|PDB structures||RCSB PDB PDBe PDBsum|
DNA gyrase, often referred to simply as gyrase, is an enzyme that relieves strain while double-strand DNA is being unwound by helicase. It is also known as DNA topoisomerase II. This causes negative supercoiling of the DNA. Bacterial DNA gyrase is the target of many antibiotics, including nalidixic acid, novobiocin, and ciprofloxacin. It supercoils (or relaxes positive supercoils) into DNA by looping the template so as to form a crossing, then cutting one of the double helices and passing the other through it before releasing the break, changing the linking number by two in each enzymatic step. This process occurs in prokaryotes (in particular, in bacteria), whose single circular DNA is cut by DNA gyrase and the two ends are then twisted around each other to form supercoils. Very recently, gyrase has been found in the apicoplast of the malarial parasite Plasmodium falciparum, a unicellular eukaryote.
The unique ability of gyrase to introduce negative supercoils into DNA is what allows bacterial DNA to have free negative supercoils. The ability of gyrase to relax positive supercoils comes into play during DNA replication and prokaryotic transcription. The right-handed nature of the DNA double helix causes positive supercoils to accumulate ahead of a translocating enzyme, in the case of DNA replication, a DNA polymerase. The ability of gyrase (and topoisomerase IV) to relax positive supercoils allows superhelical tension ahead of the polymerase to be released so that replication can continue.
Mechanochemical model of gyrase activity
A single molecule study has characterized gyrase activity as a function of DNA tension (applied force) and ATP, and proposed a mechanochemical model. Upon binding to DNA (the "Gyrase-DNA" state), there is a competition between DNA wrapping and dissociation, where increasing DNA tension increases the probability of dissociation. Upon wrapping and ATP hydrolysis, two negative supercoils are introduced into the template, providing opportunities for subsequent wrapping and supercoiling events. The number of superhelical turns introduced into an initially relaxed circular DNA has been calculated to be approximately equal to the number of ATP molecules hydrolyzed by gyrase. Therefore, it can be suggested that two ATP molecules are hydrolyzed per cycle of reaction by gyrase, leading to the introduction of a linking difference of -2.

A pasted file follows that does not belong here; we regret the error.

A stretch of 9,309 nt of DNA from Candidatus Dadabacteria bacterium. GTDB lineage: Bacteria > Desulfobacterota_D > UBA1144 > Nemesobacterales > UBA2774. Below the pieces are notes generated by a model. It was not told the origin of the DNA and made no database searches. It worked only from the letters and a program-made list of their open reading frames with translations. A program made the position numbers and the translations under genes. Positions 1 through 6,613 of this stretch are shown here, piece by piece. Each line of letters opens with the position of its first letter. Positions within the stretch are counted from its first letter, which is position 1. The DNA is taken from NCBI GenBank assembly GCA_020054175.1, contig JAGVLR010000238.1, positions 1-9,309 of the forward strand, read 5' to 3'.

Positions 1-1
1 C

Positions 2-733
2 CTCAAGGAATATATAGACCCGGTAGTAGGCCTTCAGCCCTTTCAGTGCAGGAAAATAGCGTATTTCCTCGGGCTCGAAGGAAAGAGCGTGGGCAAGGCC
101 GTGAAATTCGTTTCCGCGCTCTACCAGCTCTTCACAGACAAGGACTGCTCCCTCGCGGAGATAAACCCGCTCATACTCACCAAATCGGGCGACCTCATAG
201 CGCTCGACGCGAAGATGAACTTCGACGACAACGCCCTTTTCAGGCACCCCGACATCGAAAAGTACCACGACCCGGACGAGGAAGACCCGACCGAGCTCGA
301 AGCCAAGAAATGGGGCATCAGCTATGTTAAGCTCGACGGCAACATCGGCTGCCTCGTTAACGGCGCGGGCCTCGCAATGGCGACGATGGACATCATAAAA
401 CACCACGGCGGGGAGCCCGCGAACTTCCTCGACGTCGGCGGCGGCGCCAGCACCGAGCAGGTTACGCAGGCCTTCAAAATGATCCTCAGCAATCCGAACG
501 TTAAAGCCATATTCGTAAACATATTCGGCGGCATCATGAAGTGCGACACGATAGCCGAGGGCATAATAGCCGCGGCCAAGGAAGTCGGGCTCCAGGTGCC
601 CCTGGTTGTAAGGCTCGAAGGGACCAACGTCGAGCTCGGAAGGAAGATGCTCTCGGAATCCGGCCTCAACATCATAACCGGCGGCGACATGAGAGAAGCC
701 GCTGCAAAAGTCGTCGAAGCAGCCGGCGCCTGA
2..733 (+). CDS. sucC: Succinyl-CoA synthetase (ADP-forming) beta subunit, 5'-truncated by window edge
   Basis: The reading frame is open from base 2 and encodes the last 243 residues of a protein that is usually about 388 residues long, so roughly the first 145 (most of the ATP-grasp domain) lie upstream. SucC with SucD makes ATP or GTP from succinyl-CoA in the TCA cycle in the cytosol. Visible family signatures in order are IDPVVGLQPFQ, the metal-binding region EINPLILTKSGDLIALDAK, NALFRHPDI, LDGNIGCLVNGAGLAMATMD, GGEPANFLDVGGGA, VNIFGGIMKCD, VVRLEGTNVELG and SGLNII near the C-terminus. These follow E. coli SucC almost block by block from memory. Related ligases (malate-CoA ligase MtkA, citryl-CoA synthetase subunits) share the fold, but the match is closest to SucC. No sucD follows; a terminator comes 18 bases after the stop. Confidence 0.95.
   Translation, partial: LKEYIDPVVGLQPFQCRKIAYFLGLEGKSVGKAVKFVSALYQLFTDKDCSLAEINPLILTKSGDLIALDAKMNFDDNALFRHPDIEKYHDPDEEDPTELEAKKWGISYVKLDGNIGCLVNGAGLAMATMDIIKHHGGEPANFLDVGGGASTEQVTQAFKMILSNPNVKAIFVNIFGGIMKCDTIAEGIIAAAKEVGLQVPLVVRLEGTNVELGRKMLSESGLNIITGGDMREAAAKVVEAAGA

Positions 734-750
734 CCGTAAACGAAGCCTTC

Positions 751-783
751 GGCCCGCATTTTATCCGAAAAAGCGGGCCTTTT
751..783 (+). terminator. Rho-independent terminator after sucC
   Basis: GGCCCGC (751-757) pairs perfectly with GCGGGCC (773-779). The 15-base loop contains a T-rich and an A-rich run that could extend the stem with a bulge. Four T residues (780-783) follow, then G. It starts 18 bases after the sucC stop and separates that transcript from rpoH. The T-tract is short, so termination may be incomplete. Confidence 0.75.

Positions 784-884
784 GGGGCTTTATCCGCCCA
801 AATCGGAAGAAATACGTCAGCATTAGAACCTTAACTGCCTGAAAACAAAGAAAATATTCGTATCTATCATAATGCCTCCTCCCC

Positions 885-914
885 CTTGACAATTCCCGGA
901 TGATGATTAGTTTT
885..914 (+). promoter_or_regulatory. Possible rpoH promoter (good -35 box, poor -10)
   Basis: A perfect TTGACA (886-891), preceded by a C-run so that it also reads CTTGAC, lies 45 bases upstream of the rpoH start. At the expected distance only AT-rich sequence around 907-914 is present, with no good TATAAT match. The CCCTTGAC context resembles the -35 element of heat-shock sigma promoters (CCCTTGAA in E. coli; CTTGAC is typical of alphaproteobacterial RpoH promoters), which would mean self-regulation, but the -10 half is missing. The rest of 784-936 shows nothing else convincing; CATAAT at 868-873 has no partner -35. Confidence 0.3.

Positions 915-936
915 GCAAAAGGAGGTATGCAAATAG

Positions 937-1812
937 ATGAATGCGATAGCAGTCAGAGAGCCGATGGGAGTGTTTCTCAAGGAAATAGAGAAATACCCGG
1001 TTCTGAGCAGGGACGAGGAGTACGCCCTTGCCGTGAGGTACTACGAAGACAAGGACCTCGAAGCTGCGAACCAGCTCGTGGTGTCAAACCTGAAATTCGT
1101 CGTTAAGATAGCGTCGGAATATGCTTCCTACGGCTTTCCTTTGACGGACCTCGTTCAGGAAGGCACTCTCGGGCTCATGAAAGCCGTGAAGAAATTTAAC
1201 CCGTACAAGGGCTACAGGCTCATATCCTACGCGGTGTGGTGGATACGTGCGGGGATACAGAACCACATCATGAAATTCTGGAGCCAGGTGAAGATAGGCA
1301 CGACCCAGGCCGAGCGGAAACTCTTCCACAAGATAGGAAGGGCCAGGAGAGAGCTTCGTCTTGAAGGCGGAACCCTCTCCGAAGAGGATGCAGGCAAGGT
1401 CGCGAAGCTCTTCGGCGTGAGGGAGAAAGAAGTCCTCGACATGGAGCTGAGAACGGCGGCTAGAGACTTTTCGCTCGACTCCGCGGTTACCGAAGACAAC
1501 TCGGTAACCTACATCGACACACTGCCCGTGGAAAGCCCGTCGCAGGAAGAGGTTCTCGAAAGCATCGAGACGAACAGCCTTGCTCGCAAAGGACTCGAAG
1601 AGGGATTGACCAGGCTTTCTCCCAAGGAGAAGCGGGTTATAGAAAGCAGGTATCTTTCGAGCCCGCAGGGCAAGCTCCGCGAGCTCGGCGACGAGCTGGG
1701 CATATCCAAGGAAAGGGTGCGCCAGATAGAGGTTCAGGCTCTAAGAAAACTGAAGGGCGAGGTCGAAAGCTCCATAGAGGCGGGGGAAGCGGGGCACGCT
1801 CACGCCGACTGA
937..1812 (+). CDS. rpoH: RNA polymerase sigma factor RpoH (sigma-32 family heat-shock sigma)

Inhibition by antibiotics
Gyrase is present in prokaryotes and some eukaryotes, but the enzymes are not entirely similar in structure or sequence, and have different affinities for different molecules. It is not present in humans. This makes gyrase a good target for antibiotics. Two classes of antibiotics that inhibit gyrase are:
- The aminocoumarins (including novobiocin). Aminocoumarins work by competitive inhibition of energy transduction of DNA gyrase by binding to the ATPase active site located on the GyrB subunit.
- The quinolones (including nalidixic acid and ciprofloxacin). Quinolones bind to these enzymes and prevent them from decatenation replicating DNA. Quinolone-resistant bacteria frequently harbor mutated topoisomerases that resist quinolone binding.
DNA gyrase has two subunits, which in turn have two subunits each, i.e. 2A and 2B SUBUNITS. The A and B subunits together bind to DNA, hydrolyze ATP, and introduce negative supertwists. The A subunit carries out nicking of DNA, B subunit introduces negative supercoils, and then A subunit reseals the strands. Fluorquinolones bind to the A subunit and interfere with its strand cutting and resealing function.
The subunit A is selectively inactivated by antibiotics such as oxolinic and nalidixic acids. The subunit B is selectively inactivated by antibiotics such as coumermycin A1 and novobiocin. Inhibition of either subunit blocks supertwisting activity.
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- Sugino, Akio (7/10/1980). "The Intrinsic ATPase of DNA Gyrase". Journal of Biological Chemistry 255 (13). Check date values in:
- Reece, Richard (1991). "DNA Gyrase: Structure and Function". Critical Reviews in Biochemistry and Molecular Biology 26 (3/4): 335–375. doi:10.3109/10409239109114072.
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